New Car Safety Technology Saves Lives But Doubles Repair Costs - NBC Connecticut

New Car Safety Technology Saves Lives But Doubles Repair Costs

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    NEWSLETTERS

    New Car Safety Technology Saves Lives But Doubles Repair Costs

    AAA found that in a minor front or rear collision involving a car with advanced safety features the repair costs can run as high as $5,300. That’s about $3,000 more than repairing the same vehicle without the safety features.

    (Published Thursday, Nov. 8, 2018)

    When shopping for a new car, safety is one of the biggest factors many people consider. But according to new research by AAA, advanced driver assistance systems, known as ADAS, can bump up the repair cost of damaged vehicles.

    In fact, AAA found that in a minor front or rear collision involving a car with ADAS technology the repair costs can run as high as $5,300. That’s about $3,000 more than repairing the same vehicle without the safety features.

    “Advanced safety systems are much more common today,” said John Nielsen, AAA’s managing director of Automotive Engineering and Repair. “It’s critical that drivers understand what technology their vehicle has, how it performs, and how much it could cost to repair should something happen.”

    Aldo Carducci, owner of AC Auto in West Hartford, says safety features like bumper sensors that are used to help with the automatic emergency braking, side mirrors or rear camera sensors, blind-spot monitoring, and front camera sensors on windshields are vulnerable and can really add up if they’re damaged.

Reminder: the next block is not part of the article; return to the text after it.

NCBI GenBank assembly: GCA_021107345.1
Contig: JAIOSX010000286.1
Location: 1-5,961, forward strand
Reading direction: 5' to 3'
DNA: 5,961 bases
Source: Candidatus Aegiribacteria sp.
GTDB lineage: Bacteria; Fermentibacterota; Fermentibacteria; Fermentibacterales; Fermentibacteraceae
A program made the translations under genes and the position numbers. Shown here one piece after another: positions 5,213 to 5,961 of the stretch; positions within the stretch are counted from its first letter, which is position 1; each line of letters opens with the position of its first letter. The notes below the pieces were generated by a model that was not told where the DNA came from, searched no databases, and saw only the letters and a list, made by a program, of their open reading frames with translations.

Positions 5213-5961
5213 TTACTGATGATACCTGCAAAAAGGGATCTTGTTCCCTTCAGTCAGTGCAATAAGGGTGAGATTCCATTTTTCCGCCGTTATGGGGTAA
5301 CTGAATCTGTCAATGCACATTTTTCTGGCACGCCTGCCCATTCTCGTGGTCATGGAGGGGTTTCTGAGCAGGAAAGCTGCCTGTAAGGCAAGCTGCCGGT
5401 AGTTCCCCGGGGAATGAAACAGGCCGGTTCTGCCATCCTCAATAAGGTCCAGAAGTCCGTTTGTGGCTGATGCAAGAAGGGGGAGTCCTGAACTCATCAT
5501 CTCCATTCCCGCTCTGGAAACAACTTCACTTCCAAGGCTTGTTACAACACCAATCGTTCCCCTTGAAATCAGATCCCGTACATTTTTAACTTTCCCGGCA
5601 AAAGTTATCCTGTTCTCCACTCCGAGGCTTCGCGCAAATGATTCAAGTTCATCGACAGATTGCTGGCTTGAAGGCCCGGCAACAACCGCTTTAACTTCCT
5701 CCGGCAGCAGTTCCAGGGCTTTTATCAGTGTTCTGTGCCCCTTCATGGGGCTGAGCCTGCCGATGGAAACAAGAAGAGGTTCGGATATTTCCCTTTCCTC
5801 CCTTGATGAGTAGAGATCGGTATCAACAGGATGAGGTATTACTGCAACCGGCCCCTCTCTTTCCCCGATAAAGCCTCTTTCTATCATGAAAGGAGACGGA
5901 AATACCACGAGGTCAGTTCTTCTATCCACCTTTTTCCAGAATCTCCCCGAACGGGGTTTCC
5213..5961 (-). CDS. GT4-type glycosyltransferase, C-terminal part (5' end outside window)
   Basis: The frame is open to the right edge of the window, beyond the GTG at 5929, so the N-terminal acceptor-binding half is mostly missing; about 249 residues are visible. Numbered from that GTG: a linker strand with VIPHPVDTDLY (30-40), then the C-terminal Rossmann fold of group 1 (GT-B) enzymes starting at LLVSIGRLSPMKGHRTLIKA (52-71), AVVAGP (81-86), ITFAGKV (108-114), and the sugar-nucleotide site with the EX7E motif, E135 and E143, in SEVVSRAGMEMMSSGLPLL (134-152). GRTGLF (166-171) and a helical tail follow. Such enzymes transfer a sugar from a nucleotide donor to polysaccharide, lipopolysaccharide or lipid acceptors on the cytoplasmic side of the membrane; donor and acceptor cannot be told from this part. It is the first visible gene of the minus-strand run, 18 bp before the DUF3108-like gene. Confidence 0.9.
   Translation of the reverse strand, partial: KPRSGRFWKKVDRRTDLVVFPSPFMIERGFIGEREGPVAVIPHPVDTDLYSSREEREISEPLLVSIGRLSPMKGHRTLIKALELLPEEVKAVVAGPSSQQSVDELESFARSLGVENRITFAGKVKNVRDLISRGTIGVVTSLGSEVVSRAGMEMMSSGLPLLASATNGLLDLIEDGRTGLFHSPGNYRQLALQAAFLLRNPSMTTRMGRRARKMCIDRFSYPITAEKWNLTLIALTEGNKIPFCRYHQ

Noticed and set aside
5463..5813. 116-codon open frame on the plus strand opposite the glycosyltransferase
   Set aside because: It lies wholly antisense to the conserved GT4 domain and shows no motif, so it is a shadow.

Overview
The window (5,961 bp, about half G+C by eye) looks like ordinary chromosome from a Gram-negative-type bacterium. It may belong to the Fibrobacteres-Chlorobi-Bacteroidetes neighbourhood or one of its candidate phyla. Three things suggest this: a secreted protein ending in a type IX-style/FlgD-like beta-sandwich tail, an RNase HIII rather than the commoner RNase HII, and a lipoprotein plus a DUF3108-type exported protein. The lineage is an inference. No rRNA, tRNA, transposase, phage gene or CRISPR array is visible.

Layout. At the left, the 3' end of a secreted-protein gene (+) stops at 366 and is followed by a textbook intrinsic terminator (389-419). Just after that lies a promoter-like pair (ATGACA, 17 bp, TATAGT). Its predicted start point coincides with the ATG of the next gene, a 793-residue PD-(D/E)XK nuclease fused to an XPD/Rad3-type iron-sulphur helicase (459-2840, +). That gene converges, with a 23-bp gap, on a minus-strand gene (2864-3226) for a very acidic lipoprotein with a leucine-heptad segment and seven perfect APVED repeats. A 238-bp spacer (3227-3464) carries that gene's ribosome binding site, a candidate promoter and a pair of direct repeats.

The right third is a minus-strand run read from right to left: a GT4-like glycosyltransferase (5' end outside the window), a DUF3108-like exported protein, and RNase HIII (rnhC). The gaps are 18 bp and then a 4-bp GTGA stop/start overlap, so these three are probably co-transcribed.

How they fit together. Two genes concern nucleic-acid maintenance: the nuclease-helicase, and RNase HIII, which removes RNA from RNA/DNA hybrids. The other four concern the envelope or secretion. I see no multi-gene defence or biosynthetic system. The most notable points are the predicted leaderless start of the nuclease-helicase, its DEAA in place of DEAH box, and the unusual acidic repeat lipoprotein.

“Newer model cars are becoming tech companies on wheels,” said Aldo Carducci. “What we did 20 years ago won’t work today.”

    Carducci says even though the technology is designed to save lives, it comes at a price.

    “People come in from a simple backing out of their driveway. They may clip the side mirror on their garage and it used to be a simple repair. Nowadays they end up filing insurance claims,” said Carducci.

    AAA says one in three Americans can’t afford an unexpected $500 repair bill. So, the agency urges consumers to get an insurance policy review and consider the potential repair cost of these advanced systems. And they recommend that you take your vehicle to a certified collision specialist that can do the repairs. NBC Connecticut reached out to Auto Alliance, a trade group of automobile manufacturers, for comment on AAA’s survey. We’re still waiting to hear back.


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